Since we know that we are somehow anointed to preserve the past, it may be difficult to keep that sense of hallowed purpose in facing the future, which seems to change moment by moment, to say nothing of keeping track of the present, which shifts like pixels on a screen as we watch. We like to think of the past, of course, as immutable, but we know perfectly well that’s not true. When I was in college in the Sixties and studied the Romantic poets, I learned that Dorothy Wordsworth was a silly, empty-headed woman and a drag on her brother William’s creativity. When my son attended the same university – Fordham, I am Jesuit-trained, can’t you tell? – some twenty years later, he learned that Dorothy was William’s soul mate, an accomplished diarist. Her journals provided her brother with insight and observation that he turned into splendid and glorious poetry. I actually find it comforting that the past can change, because it makes the change of the present and future a little less harrowing.

When asked to define what we do, as I did earlier, I say that librarianship is the connecting of people to ideas. And it isn’t always good ideas, either. The joy of sitting down with a book full of trashy, silly, or wrongheaded ideas is certainly one of the delights of literacy. It is also one of the things that makes the Internet so much fun. We recall, too, that ideas once thought silly or wrongheaded or just plain evil include things like votes for women, and ideas once thought right and necessary like slavery or child labor are thought of rather differently now.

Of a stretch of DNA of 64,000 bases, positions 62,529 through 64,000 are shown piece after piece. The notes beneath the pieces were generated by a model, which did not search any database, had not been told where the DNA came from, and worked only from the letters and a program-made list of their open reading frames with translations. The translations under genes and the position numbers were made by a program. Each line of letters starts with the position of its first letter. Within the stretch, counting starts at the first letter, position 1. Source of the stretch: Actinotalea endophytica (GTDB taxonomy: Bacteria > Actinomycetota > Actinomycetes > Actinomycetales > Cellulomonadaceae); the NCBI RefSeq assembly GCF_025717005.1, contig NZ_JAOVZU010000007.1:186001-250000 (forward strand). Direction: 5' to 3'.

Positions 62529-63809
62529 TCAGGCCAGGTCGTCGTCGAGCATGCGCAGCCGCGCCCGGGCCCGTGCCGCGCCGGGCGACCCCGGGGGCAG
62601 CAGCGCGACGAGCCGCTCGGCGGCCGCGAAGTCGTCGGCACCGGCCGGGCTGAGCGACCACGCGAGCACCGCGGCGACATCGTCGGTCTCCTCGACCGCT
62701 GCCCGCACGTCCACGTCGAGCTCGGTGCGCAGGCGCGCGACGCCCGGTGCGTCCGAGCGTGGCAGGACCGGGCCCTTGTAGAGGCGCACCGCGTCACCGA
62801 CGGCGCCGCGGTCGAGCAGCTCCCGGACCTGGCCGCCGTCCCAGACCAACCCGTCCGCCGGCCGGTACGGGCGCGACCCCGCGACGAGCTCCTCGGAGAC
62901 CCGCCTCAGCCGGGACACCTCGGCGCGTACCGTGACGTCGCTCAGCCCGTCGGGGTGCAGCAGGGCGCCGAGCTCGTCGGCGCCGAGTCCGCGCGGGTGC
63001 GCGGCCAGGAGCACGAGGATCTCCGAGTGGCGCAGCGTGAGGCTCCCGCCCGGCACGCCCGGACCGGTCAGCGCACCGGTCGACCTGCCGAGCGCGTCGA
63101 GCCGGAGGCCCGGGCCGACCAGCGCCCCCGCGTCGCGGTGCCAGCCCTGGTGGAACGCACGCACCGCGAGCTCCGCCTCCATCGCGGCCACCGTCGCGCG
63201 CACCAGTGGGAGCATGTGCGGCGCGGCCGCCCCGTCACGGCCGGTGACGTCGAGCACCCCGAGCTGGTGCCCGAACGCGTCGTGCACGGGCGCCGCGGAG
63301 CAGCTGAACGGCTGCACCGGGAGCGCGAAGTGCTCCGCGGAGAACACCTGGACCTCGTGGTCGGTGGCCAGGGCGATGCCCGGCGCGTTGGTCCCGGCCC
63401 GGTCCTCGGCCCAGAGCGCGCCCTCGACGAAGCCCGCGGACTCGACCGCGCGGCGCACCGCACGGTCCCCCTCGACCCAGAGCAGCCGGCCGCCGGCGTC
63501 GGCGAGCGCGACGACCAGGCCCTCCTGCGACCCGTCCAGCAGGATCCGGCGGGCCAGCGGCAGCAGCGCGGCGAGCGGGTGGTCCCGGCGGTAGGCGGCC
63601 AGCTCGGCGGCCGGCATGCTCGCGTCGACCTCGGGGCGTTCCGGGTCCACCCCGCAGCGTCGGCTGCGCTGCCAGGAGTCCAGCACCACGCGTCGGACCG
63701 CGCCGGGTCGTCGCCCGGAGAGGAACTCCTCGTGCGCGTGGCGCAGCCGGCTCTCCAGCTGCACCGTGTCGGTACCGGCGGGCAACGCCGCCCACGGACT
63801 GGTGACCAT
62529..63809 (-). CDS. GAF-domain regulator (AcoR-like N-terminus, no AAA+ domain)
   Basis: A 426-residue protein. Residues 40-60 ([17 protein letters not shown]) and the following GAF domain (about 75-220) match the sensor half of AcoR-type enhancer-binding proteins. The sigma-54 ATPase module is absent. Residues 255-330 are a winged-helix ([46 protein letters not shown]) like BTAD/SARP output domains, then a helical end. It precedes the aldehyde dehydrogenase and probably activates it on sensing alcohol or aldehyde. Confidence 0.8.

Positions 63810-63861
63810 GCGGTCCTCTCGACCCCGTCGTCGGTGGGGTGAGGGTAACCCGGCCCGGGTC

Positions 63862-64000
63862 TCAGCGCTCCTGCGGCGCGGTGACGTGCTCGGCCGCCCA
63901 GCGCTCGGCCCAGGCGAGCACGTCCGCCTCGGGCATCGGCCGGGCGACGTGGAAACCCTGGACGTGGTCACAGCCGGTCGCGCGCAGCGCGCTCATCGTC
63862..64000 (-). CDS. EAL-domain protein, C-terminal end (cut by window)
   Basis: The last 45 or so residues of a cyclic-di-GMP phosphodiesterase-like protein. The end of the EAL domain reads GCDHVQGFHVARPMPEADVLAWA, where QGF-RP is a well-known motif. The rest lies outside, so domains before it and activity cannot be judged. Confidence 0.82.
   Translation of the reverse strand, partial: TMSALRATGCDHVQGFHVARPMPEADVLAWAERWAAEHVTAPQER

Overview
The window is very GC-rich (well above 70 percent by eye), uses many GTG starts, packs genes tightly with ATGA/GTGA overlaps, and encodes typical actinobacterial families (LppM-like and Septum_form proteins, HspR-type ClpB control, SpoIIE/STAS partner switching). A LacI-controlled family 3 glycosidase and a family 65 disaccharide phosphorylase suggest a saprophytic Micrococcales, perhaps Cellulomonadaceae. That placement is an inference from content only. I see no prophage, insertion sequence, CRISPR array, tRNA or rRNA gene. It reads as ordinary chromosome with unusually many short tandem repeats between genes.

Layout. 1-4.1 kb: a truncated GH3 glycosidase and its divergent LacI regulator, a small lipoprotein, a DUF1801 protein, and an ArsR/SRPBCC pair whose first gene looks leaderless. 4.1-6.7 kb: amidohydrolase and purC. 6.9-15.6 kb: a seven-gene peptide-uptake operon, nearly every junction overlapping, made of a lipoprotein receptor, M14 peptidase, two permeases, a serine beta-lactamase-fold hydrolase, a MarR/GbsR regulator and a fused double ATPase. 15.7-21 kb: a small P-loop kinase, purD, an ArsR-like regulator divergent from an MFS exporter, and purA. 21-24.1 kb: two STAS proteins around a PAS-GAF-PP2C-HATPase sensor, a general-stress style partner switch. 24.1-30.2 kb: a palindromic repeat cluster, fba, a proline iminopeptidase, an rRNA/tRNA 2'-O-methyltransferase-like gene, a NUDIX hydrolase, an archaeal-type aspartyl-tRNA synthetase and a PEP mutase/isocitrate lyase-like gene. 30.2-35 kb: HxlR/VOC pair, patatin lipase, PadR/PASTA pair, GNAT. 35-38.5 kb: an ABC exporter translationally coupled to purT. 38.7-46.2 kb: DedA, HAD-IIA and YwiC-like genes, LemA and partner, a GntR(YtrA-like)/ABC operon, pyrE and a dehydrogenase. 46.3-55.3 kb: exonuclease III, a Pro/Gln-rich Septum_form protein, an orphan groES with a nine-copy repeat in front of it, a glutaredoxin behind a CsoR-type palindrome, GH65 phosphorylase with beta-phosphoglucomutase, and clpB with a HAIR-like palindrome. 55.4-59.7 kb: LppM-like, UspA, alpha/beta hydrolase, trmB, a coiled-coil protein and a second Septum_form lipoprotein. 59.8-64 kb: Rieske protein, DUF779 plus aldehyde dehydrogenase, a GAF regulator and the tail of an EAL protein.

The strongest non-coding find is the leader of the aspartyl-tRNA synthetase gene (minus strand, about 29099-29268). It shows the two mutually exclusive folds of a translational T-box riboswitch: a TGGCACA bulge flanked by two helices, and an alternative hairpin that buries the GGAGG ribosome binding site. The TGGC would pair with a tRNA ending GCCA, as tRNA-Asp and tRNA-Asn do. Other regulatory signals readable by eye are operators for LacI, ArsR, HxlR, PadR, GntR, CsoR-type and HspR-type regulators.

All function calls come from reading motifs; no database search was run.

Fine librarian-like words like access and choice lead inevitably to questions of truth. Now there is a word to conjure with. I liked it better when I believed that there was only one truth. But anyone with children who has ever listened to three of them explain how the doll got broken knows about differences in truth. Truth is neither immutable nor always clear, and we search valiantly for truth among conflicting reviews, contradictory memos, and simultaneous requests.

When we are making acquisitions decisions, the question of “whose truth?” is bound to come up.